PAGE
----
The USPTO has recently published a memo for its Examiners following the Federal Circuit’s decision in Vanda Pharmaceuticals Inc. v West-Ward Pharmaceuticals. This memo highlights the patent eligibility of Vanda’s method of treatment claim. The decision and associated guidance marks a significant step forward for personalized medicine patenting in the US. Those working in the sector should feel hopeful that we are moving on from Mayo*.

The US Supreme Court’s Mayo decision was handed down in 2012. By unanimous decision, the SC rejected Prometheus’ personalized medicine claim as patent-ineligible subject matter. The decision sparked widespread concern in the Biotech and Pharma industries. Based on our own experience, it has led to significant challenges in pursuing personalized medicine claims in the US.

The Vanda memo is significant for drawing US Examiners’ attention to the fact that method of treatment claims reciting a patient tailored treatment regimen may be patent-eligible in the US. The memo points to a key distinction made by the Federal Circuit between the Vanda claims and the claims at issue in Mayo, namely that the Vanda claims apply a natural relationship as opposed to being directed to one. It follows that method of treatment claims may be found patent eligible under the first step of the USPTO Alice/Mayo framework for the reason that they are not directed to a judicial exception.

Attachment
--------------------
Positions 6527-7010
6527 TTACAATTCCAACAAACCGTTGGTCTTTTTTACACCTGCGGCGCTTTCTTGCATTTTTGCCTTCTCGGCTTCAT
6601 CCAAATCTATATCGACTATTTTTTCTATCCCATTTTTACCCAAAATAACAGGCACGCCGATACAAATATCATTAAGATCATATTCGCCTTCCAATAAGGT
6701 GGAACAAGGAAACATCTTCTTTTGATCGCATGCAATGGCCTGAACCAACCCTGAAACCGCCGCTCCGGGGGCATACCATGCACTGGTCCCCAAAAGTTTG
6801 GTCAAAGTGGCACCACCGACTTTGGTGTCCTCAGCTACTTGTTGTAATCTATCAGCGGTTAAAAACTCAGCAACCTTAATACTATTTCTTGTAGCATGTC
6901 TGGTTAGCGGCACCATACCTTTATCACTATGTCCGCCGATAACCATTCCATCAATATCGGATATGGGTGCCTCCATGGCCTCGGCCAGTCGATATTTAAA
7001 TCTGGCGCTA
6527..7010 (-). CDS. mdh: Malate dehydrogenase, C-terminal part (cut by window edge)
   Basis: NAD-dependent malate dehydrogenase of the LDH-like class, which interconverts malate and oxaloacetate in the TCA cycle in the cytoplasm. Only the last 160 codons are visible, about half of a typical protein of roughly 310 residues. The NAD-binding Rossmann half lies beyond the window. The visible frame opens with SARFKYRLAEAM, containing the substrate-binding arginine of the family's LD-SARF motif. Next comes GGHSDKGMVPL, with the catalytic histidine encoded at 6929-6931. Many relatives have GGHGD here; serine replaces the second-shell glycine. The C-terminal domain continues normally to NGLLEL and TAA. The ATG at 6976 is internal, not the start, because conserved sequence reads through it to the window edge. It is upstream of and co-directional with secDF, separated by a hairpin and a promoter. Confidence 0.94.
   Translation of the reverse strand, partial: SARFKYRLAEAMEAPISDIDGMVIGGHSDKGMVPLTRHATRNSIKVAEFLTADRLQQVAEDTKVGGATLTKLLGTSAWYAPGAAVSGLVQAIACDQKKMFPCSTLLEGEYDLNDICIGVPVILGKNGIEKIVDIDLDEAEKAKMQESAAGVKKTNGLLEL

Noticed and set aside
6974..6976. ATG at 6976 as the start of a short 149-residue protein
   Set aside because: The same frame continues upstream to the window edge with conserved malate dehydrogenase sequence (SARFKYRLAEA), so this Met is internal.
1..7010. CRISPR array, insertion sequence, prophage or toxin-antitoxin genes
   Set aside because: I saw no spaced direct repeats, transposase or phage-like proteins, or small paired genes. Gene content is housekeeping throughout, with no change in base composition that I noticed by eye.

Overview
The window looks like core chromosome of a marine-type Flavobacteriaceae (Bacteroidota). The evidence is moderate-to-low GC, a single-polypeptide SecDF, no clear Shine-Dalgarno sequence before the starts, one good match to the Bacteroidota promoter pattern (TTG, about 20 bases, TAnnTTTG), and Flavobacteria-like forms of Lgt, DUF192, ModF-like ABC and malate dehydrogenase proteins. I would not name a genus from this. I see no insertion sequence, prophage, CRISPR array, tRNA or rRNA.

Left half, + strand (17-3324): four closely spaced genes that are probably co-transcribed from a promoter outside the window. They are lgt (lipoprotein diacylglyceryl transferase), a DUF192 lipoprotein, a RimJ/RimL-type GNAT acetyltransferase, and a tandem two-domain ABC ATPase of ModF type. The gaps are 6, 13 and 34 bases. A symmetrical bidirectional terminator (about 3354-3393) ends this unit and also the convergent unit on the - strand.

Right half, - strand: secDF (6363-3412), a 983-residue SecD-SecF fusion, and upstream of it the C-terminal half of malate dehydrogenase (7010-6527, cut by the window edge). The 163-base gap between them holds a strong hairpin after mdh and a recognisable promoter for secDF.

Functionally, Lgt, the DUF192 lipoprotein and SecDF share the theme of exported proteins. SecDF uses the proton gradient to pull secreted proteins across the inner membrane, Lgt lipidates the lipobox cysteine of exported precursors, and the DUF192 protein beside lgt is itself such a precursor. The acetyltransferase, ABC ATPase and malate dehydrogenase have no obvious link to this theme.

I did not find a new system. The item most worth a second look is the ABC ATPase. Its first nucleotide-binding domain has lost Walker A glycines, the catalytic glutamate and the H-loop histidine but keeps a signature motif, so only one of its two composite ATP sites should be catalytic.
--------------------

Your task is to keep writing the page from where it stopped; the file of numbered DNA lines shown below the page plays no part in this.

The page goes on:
We hope that this memo will go at least some way towards smoothing the path for personalized medicine patents in the US. From a research perspective, we know that innovation in this field is essential in ultimately improving patient care. This step forward should greatly assist those seeking patent protection for inventions in this important sector.

*Mayo Collaborative Servs. v. Prometheus Labs., Inc., 566 U.S. 66 (2012)